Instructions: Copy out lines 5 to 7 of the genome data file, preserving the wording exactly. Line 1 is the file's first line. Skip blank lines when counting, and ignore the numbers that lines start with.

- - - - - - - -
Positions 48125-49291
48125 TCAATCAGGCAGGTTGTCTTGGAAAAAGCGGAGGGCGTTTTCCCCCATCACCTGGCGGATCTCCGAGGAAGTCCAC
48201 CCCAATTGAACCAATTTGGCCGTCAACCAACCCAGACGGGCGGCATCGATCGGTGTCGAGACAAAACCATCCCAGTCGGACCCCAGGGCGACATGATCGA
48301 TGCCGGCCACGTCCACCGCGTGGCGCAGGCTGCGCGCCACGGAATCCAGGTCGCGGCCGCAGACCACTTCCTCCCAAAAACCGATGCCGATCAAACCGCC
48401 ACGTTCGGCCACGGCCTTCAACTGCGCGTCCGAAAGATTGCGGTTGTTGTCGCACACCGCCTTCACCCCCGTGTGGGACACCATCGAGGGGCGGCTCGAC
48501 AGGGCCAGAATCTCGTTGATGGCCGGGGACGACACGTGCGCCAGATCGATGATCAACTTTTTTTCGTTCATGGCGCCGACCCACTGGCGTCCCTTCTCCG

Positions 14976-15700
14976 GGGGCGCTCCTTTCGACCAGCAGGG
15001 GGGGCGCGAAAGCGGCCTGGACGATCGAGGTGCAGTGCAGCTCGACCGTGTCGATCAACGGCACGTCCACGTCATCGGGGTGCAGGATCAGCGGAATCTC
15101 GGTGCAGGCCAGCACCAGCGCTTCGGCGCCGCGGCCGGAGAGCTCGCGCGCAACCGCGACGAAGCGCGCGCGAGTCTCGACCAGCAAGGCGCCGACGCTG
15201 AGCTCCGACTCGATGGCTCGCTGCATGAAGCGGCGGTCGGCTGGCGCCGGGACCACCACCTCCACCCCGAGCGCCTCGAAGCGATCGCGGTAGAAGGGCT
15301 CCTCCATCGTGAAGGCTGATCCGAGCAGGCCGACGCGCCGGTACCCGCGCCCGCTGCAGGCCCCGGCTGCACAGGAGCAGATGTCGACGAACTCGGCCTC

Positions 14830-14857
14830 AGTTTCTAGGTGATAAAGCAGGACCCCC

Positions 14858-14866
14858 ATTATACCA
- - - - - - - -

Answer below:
48401 ACGTTCGGCCACGGCCTTCAACTGCGCGTCCGAAAGATTGCGGTTGTTGTCGCACACCGCCTTCACCCCCGTGTGGGACACCATCGAGGGGCGGCTCGAC
48501 AGGGCCAGAATCTCGTTGATGGCCGGGGACGACACGTGCGCCAGATCGATGATCAACTTTTTTTCGTTCATGGCGCCGACCCACTGGCGTCCCTTCTCCG

Positions 14976-15700